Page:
Just about a year ago, Diplo and Snoop Dogg were both at the dance music festival Electric Zoo. The elder statesman of West Coast rap was spinning dubstep on the main stage under the moniker DJ Snoopadelic and the superstar producer was doing a characteristically rigorous set in an adjacent tent. Diplo was shirtless by the end of his performance, and Snoop was rapping "The Next Episode" before he finished his.
Fast forward a year, and they've teamed up again. Snoop (née Calvin Broadus) and Diplo (Thomas Wesley Pentz -- Wes to his friends) have collaborated on a bold move for the former. Broadus has, for the time being, dropped the Dogg act and upgraded to Snoop Lion. The change is a result of his time in Jamaica, where he says he discovered his true inner Rastafarian. As a result, his new album, Reincarnated, is strictly a reggae project.
"Rap is not a challenge to me," Snoop said at a gathering of journalists and friends Monday night in the backroom of Manhattan's Miss Lily's restaurant. "With no disrespect to other rappers, but they can't f--k with me in rap ... I've won every accolade you can get in rap, they call me 'Uncle Snoop' in rap. When you're an uncle, it's time to find something new ... I want to feel like a kid again."
Diplo, who produced the entire album under his alias Major Lazer, sat to Snoop's right. He said the music was "some of the best" he's ever made and expressed his respect for the latter's career shift. "He wanted to do real reggae," Diplo said. "To sing and find a new voice. It was a dream to work on an entire record [as opposed to a single]. That's very rare."
The chat was moderated by MTV's Sway, who correctly asked Rohan Marley (Bob's son, who was seated in the audience) if Snoop's seemingly sudden adoption of the Rastafari ways caused any suspicion on the part of the local music community. "Music is universal," Marley said. "Jamaica is just a part of music, so we were open to Snoop."
It's an important co-sign, because Snoop routinely refers to himself as "Bob Marley reincarnated."
The 40-year-old once known for repping Long Beach, Calif., insisted that this wasn't a simple genre change. "It's not that I want to become Snoop Dogg on a reggae track," Snoop said. "I want to bury Snoop Dogg, and become Snoop Lion. I didn't know that until I went to the temple, where the High Priest asked me what my name was, and I said, 'Snoop Dogg.' And he looked me in my eyes and said, 'No more. You are the light; you are the lion.' From that moment on, it's like I had started to understand why I was there."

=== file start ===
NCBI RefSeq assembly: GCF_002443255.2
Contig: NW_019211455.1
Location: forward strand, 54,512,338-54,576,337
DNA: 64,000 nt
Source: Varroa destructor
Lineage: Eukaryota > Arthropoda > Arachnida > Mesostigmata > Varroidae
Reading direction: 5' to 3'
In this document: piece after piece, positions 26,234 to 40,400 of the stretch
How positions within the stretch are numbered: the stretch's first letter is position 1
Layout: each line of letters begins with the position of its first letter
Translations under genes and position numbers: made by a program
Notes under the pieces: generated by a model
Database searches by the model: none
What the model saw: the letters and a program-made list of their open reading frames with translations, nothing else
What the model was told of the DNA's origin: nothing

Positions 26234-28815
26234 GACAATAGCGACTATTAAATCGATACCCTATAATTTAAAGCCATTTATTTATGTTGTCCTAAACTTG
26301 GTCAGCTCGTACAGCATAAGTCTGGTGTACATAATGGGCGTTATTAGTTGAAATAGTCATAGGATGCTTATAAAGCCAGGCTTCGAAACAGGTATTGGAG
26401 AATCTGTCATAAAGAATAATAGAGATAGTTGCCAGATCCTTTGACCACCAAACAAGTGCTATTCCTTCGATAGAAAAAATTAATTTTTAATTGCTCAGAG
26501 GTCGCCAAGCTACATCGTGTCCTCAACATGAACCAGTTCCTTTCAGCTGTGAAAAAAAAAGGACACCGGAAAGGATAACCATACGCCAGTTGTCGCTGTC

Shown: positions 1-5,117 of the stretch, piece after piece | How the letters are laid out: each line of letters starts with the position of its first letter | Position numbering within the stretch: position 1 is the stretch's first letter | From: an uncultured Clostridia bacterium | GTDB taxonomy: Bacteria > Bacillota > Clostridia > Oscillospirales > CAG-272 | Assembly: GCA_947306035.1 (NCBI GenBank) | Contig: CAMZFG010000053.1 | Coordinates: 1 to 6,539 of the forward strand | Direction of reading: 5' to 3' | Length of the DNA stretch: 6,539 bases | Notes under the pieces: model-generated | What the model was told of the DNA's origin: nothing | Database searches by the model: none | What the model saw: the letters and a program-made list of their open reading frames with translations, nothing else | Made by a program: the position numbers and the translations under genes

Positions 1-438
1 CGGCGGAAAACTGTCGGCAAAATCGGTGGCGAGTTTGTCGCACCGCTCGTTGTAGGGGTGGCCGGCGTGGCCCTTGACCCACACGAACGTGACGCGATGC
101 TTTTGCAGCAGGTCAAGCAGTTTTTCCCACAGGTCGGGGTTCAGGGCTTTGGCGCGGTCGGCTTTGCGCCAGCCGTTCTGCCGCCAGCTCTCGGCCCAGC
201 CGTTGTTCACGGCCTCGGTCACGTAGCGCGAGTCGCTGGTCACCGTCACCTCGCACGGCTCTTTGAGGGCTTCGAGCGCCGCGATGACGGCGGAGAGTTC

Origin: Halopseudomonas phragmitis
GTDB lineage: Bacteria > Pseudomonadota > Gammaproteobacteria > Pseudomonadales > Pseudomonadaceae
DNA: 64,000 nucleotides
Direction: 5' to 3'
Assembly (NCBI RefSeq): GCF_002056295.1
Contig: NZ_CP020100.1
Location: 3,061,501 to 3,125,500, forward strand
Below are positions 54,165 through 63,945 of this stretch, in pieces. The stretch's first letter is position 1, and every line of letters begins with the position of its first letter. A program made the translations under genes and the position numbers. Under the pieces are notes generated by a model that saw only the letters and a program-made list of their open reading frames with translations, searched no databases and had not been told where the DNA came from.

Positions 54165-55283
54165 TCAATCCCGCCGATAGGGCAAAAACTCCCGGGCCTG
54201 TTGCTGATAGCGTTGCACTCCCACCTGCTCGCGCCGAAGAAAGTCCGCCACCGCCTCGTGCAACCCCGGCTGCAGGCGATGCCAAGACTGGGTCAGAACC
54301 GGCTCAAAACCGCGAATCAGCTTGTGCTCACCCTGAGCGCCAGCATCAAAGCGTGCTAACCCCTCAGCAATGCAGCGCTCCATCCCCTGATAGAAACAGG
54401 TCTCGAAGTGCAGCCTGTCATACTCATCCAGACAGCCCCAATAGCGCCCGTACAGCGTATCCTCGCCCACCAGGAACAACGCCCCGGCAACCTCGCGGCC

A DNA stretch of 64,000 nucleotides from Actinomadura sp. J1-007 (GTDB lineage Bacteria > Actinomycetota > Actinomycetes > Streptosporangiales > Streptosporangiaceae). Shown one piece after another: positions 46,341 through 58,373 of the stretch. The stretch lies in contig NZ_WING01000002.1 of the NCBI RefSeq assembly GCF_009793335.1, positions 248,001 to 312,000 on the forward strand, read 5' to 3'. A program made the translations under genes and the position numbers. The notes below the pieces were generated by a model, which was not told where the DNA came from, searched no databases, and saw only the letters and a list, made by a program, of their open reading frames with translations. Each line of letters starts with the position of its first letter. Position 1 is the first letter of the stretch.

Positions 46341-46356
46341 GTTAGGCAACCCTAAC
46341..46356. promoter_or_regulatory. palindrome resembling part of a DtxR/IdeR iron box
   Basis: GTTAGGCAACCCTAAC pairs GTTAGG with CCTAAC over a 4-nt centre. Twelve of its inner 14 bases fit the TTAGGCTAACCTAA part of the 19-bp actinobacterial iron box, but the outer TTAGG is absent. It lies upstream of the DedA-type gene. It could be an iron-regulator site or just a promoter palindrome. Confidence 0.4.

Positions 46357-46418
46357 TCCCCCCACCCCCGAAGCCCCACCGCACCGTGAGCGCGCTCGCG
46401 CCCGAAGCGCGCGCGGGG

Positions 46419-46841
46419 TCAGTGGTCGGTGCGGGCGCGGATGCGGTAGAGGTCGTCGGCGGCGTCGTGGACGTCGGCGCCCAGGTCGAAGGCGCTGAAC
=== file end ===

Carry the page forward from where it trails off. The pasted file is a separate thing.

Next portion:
Others appearing at the presser were Vice Media co-founder Suroosh Alvi (the company has produced a feature-length film that shares the album's name and will premiere at the Toronto International Film Festival) and Ted Chung (the President of Doggy Style Records). Diplo's dance music colleague and buddy Alain "A-Trak" Macklovitch was seen mingling in the crowd, as were a host of hip-hop journalists including Eliott Wilson (RapRadar.com) and Shaheem Reid (XXL).
The album's debut single, "La La La," is already available on iTunes. "No Guns Allowed," another track on Reincarnated, seemed dear to Snoop's heart. "There's a lot of killing going on in this world, and nobody ever speaks on it until it happens. And I'm tired of it ... It's so tragic that people are still doing stupid things with guns," Snoop said. "I could have never made a song called 'No Guns Allowed,' because I'm supposed to be a gangster and we supposed to keep one on us at all times ... But after looking at my life and what it is now and my kids, and all the things that go on in life, I feel like it should be no guns allowed."
So as an "uncle" in the rap community looks for a new purpose, he hopes to find a new audience as well. "I've always wanted to perform for kids and my grandmother, people around the world who really love me and can't really accept the music that I make. This reggae music is music of love -- happiness and sadness."
Listen to "La La La" below. Reincarnated, out via Vice Records, does not yet have a release date. The film will premiere at TIFF, and a photobook will also accompany the album. Crystal Bell also contributed reporting to this article.
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